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Coaching Your Student to Success New Student Orientation 2014. Two trends. In 2012, the number of 18- to 30-year-olds living with their parents grew to 20.7 million, a 3.9 percent gain from 2010.

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Coaching Your Student to Success

New Student Orientation 2014

two trends
Two trends
  • In 2012, the number of 18- to 30-year-olds living with their parents grew to 20.7 million, a 3.9 percent gain from 2010.
  • In 1986, about half of parents reported that they had spoken with a grown child in the past week. In 2008, 87 percent said they had.
  • In 1988, less than half of parents gave advice to a grown child in the past month, and fewer than one in three had provided any hands-on help. Recent data show that nearly 90 percent of parents give advice and 70 percent provide some type of practical assistance every month.

What has changed about college over the years?

how do we prevent the boomerang
How do we prevent the boomerang?
  • Give them room to grow.
  • Make them interdependent.
  • Encourage them to get involved.
  • Encourage career readiness.

Room to Grow

helping them grow
Helping them grow

If we keep them in a small container, they won’t ever grow.


Make them Interdependent




You rely on someone else completely.



You rely on yourself alone (even when you can’t handle something).



You are capable of standing along, but can accept help when needed.


i want you to have something
I want you to have something
  • Office
  • (936) 468-7249
  • Cell
  • (936) 553-8503
  • Home
  • (936) 462-1108
challenge and support
Challenge and Support



coaching towards autonomy
Coaching towards Autonomy

Helen Johnson,

author of “Don’t Tell Me What To Do, Just Send Money,” suggest that parents think of themselves as coaches.

keeping a balance
Keeping a Balance
  • Before becoming involved in a situation, ask yourself if it helps or hurts your child in the long run if they handle it themselves.
  • Ask yourself if your involvement is helping or hurting your child’s ability to become autonomous, independent and interdependent.
  • Ask how you can balance challenge and support to aid them in addressing the issues they face.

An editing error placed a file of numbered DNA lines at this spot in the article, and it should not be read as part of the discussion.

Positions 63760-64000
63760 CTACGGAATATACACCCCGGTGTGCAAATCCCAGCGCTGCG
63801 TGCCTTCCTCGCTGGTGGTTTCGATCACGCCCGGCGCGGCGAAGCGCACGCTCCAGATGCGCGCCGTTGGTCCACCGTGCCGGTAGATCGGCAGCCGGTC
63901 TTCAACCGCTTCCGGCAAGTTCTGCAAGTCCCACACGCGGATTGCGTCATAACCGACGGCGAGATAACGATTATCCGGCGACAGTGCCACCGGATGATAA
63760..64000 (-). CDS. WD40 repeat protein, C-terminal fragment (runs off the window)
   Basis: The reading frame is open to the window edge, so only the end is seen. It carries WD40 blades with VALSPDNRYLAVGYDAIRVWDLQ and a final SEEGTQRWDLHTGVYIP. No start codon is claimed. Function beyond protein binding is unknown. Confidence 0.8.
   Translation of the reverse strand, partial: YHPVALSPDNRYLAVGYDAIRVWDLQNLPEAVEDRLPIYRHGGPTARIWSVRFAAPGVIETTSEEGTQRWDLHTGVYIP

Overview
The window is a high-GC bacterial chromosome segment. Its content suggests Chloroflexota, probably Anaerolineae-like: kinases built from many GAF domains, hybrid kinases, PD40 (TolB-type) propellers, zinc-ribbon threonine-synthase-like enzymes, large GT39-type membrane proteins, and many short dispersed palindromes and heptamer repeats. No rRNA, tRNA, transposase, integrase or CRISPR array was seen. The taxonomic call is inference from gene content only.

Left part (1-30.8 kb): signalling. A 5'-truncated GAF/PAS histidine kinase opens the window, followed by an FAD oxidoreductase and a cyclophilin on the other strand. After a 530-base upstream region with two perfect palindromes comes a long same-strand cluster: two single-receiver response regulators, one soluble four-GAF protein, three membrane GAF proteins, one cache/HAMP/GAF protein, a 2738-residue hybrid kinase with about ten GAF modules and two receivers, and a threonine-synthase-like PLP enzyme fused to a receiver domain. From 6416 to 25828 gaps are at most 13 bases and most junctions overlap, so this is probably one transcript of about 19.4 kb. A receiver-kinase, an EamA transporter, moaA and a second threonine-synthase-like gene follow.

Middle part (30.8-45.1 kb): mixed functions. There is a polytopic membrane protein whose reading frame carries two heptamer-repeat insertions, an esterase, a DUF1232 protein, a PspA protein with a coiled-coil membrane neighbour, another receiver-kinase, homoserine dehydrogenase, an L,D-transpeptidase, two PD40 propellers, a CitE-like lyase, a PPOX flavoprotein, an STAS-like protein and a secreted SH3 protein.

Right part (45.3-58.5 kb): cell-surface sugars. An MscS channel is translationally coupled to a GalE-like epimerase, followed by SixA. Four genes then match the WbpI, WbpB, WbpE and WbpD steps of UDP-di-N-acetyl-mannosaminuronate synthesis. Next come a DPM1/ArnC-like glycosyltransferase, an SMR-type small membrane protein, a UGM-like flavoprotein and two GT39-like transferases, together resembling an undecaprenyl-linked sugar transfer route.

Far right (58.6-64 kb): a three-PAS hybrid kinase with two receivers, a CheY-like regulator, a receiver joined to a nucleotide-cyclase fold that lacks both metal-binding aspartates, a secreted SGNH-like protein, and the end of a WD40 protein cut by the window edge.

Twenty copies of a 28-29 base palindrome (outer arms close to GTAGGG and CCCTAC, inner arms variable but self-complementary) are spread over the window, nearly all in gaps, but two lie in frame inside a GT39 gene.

but involve yourself in important things
But Involve yourself in important things

After all financial aid is applied to your bill, there may be aid left over. In most cases, this will be added to your higher one card.

Make sure students spend this responsibly.


Students who are not performing well, are behaving inappropriately or attending infrequently may be reported to the iCare program.

  • Ask Jack/Tell Jack
  • Available on our website.
  • By emailing
  • In person at our two Involvement
  • Center locations (BPSC/Steen Hall).

Students can direct any question to Ask Jack. If they have a concern or complaint they can also submit it via Tell Jack.


This is our Summer Reading for students. They need to complete this prior to coming to SFA. It has information to help them be successful.


n Communication


Conversations for the Car Ride Home



Pg. 20-21 of the Parent Handbook

This has good conversation starters for the ride home!


Get them Involved

  • Many give new students a piece of advice that seems sound, don’t get involved until you know you can handle the workload in the classroom.
  • This seems advisable, but has a clear flaw. Students who do not get involved will not necessarily spend that time studying. They’ll spend it in unproductive ways (video games, Facebook, etc.).
  • It is important to maintain balanced involvement. Too involved is just as bad as not involved at all.
why get involved
Why Get involved
  • Students who get involved…
  • Make more friends
  • Get better grades
  • Graduate at higher rates
  • Are more dedicated alumni

Our Award-Winning Involvement Center

Students can meet with students who are specially trained to help them find ways to get involved.

greek life
Greek Life?
  • Do your research!
  • Know your student.
  • Use the “power of the purse.”
freshman leadership academy1
Freshman Leadership Academy
  • Freshman Leadership Academy is a special section of SFA 101.
  • Participants interact weekly with student leaders and administrators.
  • Participants participate in meaningful service.
  • Students who complete the program are eligible to travel with the group to Monti Christi, Dominican Republic.
  • Four will be selected to have all of their expenses paid.


first year commons
First-Year Commons
  • Resources tailored for first-year
  • students placed right where
  • many live.
  • Open to residential and
  • commuter students.
  • AARC and IC locations.
  • Targeted programming for
  • residents.

Career Readiness

try not to pressure for a major
Try not to pressure for a major
  • While we may be tempted to encourage students to go for majors that make the most money, we have to remember their individual gifts.
  • Our personality type dictates where we get our energy.
  • If we do a job we hate for money, there will come a day when no amount of money is enough.
  • “Do what you love and you’ll be the best at it, someone will always pay you well if you are the best.”

For three of the ten areas identified, students indicated they had learned the skill in cocurricular programs more than in the classroom.

For five of the ten areas, student leaders indicated they had learned the skill in cocurricular programs more than in the classroom.

career resources
Career Resources
  • Visit the Office of Career Services
  • Students can sign up for Career Interpretation/Counseling
  • Job fairs
  • Assistance in creating resumes, portfolios, etc.

Dr. Adam Peck

Dean of Student Affairs

Office: 936.468.7249

Home: 936.462.1108

Cell: 936.553.8503